UpSnap turns your cell phone in to a search tool, offering free directory assistance lookups using SMS text messaging.
Using the service is simple and straightforward, either from your SMS-enabled cell phone or via UpSnap.com. Simply type the name and location of a business you’re trying to find and UpSnap returns directory information. Your phone does not need a browser or the ability to connect to the internet to use the service.
The service is free and is supported by sponsored listings. To access the service from your phone, simply send a text message to 604.877.7627. Most carriers do not charge long-distance fees for SMS messages–you’ll pay only the fees charged by your carrier for a message (if any).
The search system attempts to interpret your request intelligently. For example you can search for services, people, products and companies by telephone area code, by Zip Code or by U.S. airport code.
For example, to locate a Starbucks in San Francisco, you can use any of the following combinations:
starbucks san francisco CA
starbucks san fran (partial match)
starbucks 415 (by area code)
starbucks 94118 (by Zip Code)
starbucks SFO (by airport code)
If UpSnap can’t understand your request, it sends your phone template with a pre-formatted search string. Edit the template and reply with your commands in the template format.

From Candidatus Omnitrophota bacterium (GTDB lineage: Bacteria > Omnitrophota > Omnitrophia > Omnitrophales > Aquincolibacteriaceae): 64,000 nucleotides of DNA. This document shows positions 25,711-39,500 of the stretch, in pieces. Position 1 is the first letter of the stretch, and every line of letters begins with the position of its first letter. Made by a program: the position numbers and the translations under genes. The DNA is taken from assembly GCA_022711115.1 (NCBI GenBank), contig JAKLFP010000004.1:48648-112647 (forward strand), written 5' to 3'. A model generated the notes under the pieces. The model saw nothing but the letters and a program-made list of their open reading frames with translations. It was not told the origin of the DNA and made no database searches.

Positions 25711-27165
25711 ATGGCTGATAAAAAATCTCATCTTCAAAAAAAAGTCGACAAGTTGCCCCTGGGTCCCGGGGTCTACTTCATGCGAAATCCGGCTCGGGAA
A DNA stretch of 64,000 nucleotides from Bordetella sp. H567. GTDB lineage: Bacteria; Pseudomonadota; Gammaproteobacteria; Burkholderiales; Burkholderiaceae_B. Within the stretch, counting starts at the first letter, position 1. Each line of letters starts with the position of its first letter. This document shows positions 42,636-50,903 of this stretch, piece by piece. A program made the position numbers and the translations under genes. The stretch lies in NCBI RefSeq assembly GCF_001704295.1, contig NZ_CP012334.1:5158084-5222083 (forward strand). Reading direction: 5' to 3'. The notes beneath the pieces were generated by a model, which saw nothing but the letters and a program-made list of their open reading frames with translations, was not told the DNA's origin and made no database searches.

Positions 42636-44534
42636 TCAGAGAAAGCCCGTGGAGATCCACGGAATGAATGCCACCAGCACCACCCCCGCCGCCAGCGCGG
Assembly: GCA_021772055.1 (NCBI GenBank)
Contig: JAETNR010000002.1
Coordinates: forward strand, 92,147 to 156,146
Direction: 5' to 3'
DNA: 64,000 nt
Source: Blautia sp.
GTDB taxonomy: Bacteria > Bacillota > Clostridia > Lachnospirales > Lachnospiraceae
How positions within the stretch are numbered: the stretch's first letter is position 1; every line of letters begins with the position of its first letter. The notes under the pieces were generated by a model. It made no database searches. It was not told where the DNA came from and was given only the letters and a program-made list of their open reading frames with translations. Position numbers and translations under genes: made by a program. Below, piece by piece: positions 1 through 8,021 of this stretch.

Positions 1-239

Advertisers have both paid placement and call-back service options. For more information see UpSnap’s For Advertisers section.
UpSnap is the brainchild of Tony Philipp, who built Lycos Europe and later worked with Vivisimo. Partners in the venture include web veterans Richard Jones from Fortunecity and Wendell Brown from Evoice.
Philipp says that future services will include white pages, shopping comparison, search and tracking of eBbay auctions and other services.
The search via mobile phone space is suddenly heating up, with the launch of a number of new services this year. News Editor Gary Price will be taking a closer look at two promising services, Mobot and Evernote, in an upcoming issue of SearchDay.
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